Cory Nelson

Harvesting Sunlight with Quantum Dots

By Stacy Kish on August 4, 2010

Fellow: Cory Nelson
Hometown: Eagan MN
Undergrad: University of Wisconsin
Graduate school: University of Texas, Austin
Keywords: Department of Energy, American Recovery and Reinvestment Act, Office of Science, Graduate Fellow program, Solar Cell

Clean, renewable solar energy is a promising alternative energy source, but current photovoltaic cells only collect incoming solar radiation with 31 percent efficiency. Cory Nelson explains, “Solar cells cannot collect the entire spectrum of solar energy, missing the lowest energy.” The higher energy solar light that is captured relaxes before it can be used. “During the relaxation process, some of the energy is lost to heat and other decay processes,” said Nelson.

Nelson, a doctoral candidate at the University of Texas, Austin and a DOE Office of Science Graduate Fellow, is working to resolve these problems and improve solar cell efficiency. “My research is focused on trying to figure out how to extract this energy without loses from heat and to collect energy at more wavelengths.”

To accomplish this task, Nelson is working with quantum dots. “Quantum dots are semiconductor nanocrystals that are around 1 billionth of a meter in size, giving them novel properties which could be used to extract electrons efficiently,” explains Nelson. These tiny materials allow us to match the absorption to the sun and slow the electron relaxation. “A breakthrough in this area could double the efficiency of solar cells,” said Nelson.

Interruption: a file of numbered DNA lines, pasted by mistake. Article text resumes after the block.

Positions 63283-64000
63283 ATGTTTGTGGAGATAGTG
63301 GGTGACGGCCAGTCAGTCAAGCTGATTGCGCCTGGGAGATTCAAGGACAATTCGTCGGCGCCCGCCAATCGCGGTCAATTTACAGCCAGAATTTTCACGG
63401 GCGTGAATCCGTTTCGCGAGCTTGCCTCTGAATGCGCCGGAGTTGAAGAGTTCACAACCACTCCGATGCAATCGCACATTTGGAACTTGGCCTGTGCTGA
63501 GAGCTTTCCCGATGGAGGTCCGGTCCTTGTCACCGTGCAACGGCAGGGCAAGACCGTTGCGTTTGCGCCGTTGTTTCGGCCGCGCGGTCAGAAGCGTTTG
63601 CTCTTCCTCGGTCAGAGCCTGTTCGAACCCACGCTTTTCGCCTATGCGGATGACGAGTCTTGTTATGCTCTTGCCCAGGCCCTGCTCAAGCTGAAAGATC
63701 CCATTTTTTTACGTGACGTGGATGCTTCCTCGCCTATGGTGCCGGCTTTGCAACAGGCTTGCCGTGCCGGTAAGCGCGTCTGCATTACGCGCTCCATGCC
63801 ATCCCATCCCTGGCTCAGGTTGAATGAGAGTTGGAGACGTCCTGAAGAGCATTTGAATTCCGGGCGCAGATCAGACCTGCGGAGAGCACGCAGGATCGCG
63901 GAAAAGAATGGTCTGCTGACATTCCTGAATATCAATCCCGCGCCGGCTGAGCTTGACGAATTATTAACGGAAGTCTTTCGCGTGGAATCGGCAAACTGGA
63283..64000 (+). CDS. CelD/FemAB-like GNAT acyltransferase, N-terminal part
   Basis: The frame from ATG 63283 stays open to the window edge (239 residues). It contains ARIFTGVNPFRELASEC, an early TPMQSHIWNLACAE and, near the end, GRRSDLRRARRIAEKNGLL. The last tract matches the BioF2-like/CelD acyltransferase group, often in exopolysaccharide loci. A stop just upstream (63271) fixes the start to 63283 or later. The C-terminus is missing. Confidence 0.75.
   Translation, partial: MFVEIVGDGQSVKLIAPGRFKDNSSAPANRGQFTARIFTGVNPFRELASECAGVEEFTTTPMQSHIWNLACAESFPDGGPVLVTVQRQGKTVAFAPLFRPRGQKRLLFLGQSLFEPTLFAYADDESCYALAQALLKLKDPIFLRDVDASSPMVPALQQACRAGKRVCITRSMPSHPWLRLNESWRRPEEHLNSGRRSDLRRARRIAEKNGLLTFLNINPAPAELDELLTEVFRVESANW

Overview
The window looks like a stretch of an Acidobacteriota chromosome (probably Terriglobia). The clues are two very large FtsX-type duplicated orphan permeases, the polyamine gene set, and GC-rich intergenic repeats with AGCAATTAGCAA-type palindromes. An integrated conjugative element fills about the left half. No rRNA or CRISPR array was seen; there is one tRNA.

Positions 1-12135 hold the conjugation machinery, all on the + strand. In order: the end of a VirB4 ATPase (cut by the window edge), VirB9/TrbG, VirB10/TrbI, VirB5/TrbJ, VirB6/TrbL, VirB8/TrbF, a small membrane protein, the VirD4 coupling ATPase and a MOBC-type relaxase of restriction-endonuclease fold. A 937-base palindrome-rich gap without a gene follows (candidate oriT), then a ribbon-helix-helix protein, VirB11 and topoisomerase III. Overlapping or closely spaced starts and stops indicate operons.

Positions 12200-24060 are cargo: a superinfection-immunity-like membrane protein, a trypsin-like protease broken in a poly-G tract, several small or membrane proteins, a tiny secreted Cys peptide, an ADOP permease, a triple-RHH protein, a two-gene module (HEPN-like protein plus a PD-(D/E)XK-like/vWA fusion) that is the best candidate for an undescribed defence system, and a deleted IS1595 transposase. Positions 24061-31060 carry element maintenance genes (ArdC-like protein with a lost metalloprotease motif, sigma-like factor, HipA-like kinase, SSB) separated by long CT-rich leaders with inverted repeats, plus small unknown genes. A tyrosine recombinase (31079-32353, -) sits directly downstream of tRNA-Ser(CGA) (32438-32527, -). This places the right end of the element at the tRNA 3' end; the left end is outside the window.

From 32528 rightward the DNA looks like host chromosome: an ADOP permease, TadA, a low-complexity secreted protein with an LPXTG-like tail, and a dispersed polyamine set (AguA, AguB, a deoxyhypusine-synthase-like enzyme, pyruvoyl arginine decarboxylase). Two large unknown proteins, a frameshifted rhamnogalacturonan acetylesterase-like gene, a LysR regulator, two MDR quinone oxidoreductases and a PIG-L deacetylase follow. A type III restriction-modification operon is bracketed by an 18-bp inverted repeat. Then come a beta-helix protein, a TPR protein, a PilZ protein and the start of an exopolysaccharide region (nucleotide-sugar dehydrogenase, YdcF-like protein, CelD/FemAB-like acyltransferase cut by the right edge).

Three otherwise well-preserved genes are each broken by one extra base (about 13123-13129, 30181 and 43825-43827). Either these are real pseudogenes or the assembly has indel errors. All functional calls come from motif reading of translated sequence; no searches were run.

Nelson was drawn to the fundamental nature of this research. “I found this research very exciting because it involves understanding physical processes at the most basic level,” he said.

He concludes, “This fellowship will open many opportunities by making it possible to attend more research conferences where I can not only present my research, but talk to other experts in the field.” Nelson’s graduate fellowship is funded by the American Recovery and Reinvestment Act of 2009.

Stacy Kish is a Science Writer with the Office of Science.